The Locust Hill Cemetery of Trenton is the burial ground for over 140 African American citizens of the City of Trenton. These citizens include those whose remains were moved in the early 1860s from the Mount Zion AME Church cemetery on Hanover Street and those who were buried there subsequent to opening the cemetery on Hale Street at its present location into the late 19th century.
After years of neglect, a group of interested Trentonians, known as The Locust Hill Project Development Team, led by Project Manager Algernon S. Ward Jr. and the 6th Regiment United States Colored Troops Re-enactors, are working with the City of Trenton to preserve the cemetery as a sacred space, highlight the lives of African Americans buried there and illustrate the history of racial injustice and progress in Trenton.
This Saturday, April 17 from 9:00 a.m. to 12:00 p.m., the restoration continues with a clean up day sponsored by the Kiwanis Club of Trenton.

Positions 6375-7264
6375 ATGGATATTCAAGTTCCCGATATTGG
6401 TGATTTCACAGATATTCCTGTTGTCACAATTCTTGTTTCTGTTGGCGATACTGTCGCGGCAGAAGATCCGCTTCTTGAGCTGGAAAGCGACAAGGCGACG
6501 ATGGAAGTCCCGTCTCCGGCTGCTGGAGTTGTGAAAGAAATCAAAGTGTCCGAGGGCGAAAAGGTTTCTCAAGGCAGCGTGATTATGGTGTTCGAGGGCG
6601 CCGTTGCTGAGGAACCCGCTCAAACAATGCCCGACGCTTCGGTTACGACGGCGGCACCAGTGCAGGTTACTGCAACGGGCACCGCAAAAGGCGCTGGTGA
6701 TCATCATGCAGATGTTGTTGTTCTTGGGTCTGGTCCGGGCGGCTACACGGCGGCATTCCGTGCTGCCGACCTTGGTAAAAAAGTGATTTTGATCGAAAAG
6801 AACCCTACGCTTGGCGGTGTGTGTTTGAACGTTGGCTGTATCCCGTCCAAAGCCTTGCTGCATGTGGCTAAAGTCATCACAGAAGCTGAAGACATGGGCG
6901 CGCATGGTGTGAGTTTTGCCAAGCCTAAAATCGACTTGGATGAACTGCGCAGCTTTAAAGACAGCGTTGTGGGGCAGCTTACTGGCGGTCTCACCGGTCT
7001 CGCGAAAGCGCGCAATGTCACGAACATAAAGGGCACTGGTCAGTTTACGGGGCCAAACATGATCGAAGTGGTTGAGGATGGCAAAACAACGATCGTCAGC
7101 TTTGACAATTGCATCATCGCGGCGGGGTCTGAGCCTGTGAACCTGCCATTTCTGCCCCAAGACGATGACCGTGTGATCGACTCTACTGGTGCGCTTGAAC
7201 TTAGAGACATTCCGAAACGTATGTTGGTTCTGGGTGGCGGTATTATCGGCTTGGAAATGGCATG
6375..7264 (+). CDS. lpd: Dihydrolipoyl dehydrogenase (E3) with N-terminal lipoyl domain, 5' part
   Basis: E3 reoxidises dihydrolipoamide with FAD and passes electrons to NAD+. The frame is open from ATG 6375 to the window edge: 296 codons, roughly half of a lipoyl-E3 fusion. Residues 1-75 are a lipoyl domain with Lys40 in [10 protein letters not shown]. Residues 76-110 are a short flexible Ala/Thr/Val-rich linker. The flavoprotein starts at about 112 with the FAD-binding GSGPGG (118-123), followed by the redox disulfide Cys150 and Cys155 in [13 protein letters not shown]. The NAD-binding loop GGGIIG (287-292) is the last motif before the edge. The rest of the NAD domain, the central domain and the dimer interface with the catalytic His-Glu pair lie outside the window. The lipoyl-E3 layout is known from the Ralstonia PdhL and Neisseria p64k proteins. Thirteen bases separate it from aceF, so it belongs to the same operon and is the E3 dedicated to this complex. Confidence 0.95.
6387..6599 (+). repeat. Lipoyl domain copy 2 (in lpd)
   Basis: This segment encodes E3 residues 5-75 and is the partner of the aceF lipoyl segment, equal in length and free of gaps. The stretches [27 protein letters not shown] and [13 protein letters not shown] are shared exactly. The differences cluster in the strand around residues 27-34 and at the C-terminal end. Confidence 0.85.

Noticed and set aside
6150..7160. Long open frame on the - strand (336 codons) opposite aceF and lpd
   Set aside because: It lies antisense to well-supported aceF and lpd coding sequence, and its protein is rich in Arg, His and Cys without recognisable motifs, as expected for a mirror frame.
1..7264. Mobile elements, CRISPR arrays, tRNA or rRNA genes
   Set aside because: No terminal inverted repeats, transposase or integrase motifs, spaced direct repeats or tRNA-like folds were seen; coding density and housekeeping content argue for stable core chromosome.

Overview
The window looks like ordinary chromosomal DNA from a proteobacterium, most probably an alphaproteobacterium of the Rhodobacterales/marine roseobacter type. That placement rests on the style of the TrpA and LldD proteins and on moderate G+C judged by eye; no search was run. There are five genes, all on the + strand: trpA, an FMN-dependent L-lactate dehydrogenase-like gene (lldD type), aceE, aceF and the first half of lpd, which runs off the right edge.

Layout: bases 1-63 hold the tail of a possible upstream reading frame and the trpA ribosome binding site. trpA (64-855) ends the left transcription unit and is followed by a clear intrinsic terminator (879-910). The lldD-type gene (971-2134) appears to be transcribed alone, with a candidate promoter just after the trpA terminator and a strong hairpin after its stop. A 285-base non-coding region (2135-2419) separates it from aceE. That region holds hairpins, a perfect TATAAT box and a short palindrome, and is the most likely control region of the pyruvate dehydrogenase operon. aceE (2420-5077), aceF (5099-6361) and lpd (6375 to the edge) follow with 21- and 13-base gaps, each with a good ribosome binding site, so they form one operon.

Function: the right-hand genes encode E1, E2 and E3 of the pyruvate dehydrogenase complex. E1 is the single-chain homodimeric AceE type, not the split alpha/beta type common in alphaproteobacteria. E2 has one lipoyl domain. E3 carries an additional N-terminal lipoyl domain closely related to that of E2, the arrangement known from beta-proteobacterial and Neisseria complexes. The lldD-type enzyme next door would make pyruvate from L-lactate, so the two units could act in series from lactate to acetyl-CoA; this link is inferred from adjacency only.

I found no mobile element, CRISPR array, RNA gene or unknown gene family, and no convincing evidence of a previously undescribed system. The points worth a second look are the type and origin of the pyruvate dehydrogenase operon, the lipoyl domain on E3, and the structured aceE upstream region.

“It’s a vision right now; it’s a great vision, but not too much progress yet,” said Michael McCormick of the Kiwanis Club of Trenton. “However, there’s a lot that we can do there, as a community, to get that project started. [There’s] a lot of impact that we can have on that community right now.”
In addition to the 6th Regiment United States Colored Troops Re-enactors, The Locust Hill Project Development Team is comprised of representatives from the The East Trenton Collaborative, The City of Trenton, Isles Inc., The Garvey School, Trenton Historical Society, 1804 Consultants, The 1719 William Trent House, Clarke, Caton Hintz Architects and The Williamson Law Firm. The Kiwanis Club of Trenton is happy to support this unifying group mission.
According to McCormick, the Locust Hill Development Project Team is not only making improvements to the City of Trenton at large, but is taking into consideration the opinions of the surrounding community.